As I wrote in an article in 2013 for Life Learning Magazine about unschooling and motivation, intrinsic motivation is the key to deep learning. And a major part of that is curiosity. Children are born curious and learning. They watch intently what others do, listen closely to what people say, touch everything, and explore every nook and cranny available to them. Later, they incessantly ask questions in an attempt to understand the whys and hows of their ever-expanding field of interest. Most parents of very young children will make the time to respect the importance of questions and curiosity to their children’s learning…as incessant as those questions sometimes seem.
However, that can change as kids grow older, especially if they attend school. Any school (or even pre-school) that relies on a standardized curriculum is, by default, structured to interfere with curiosity. Where curiosity leads is a uniquely individual thing, and is often in conflict with what curriculum writers dictate. In the standardized, competitive, results-focused environment of schools, there just isn’t time to deviate from the curriculum, let alone answer the questions posed by a roomful of kids. Teachers prefer to ask the questions (to which they already know the answers) and have the students provide the “correct” responses; that never-ending querying is an almost sure-fire way to dampen a child’s curiosity.
By definition, life learning parents recognize, nurture, and protect children’s curiosity. But however much faith and trust we have in children and in their learning process, we, too, can sometimes find ourselves too busy being curious (or worried) about what our children know (or don’t know) to allow curiosity to be their guide.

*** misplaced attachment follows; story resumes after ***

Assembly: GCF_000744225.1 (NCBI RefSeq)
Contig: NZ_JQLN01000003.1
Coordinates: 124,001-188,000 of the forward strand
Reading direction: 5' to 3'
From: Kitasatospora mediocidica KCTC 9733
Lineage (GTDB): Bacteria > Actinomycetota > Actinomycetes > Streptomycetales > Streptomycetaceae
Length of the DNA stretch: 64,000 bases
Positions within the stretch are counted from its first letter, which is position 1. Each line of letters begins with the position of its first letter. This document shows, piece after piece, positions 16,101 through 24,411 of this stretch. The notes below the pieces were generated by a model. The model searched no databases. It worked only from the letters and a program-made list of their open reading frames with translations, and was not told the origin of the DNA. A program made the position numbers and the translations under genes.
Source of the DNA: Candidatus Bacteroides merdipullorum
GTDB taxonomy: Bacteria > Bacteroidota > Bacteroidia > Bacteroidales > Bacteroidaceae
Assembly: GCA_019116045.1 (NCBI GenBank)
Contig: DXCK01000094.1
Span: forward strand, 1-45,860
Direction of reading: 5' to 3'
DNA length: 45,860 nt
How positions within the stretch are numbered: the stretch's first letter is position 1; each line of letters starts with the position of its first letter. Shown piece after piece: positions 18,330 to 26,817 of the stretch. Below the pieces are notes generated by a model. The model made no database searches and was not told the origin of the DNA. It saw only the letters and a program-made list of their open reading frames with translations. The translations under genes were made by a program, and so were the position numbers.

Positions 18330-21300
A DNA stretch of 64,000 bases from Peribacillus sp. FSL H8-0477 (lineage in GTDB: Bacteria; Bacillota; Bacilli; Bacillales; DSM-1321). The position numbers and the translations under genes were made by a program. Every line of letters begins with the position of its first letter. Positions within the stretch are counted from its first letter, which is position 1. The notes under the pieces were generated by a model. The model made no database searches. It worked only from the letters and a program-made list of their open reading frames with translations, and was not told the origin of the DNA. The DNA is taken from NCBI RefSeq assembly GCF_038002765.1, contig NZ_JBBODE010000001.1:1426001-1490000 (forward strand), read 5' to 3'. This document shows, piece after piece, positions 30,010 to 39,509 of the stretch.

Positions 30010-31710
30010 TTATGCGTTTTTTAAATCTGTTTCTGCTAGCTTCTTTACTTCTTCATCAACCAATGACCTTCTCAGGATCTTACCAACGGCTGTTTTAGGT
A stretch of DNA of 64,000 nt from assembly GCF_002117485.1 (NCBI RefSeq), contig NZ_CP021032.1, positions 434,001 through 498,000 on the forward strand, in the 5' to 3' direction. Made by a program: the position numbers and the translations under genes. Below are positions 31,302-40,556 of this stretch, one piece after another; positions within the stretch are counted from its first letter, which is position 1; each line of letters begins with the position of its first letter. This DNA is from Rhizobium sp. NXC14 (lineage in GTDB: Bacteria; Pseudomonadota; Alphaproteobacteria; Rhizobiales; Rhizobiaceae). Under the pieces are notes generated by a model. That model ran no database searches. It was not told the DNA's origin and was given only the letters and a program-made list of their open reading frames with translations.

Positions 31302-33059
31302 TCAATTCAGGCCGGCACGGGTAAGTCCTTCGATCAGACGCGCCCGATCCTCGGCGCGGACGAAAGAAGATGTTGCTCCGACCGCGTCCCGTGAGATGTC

In another article for Life Learning Magazine about nurturing our children’s curiosity, I examine some of the other barriers to allowing kids to fully pursue their curiosity, including a concern that it will lead them to risky behavior or into unsafe situations or environments. Children need unstructured time to play, dream, create, and explore. Our role as unschooling parents is to provide that for our children so they can pursue answers to their questions, not to provide the “correct” answers. We would do well to remember Albert Einstein’s words about this: “Curiosity is a delicate little plant which, aside from stimulation, stands mainly in need of freedom,”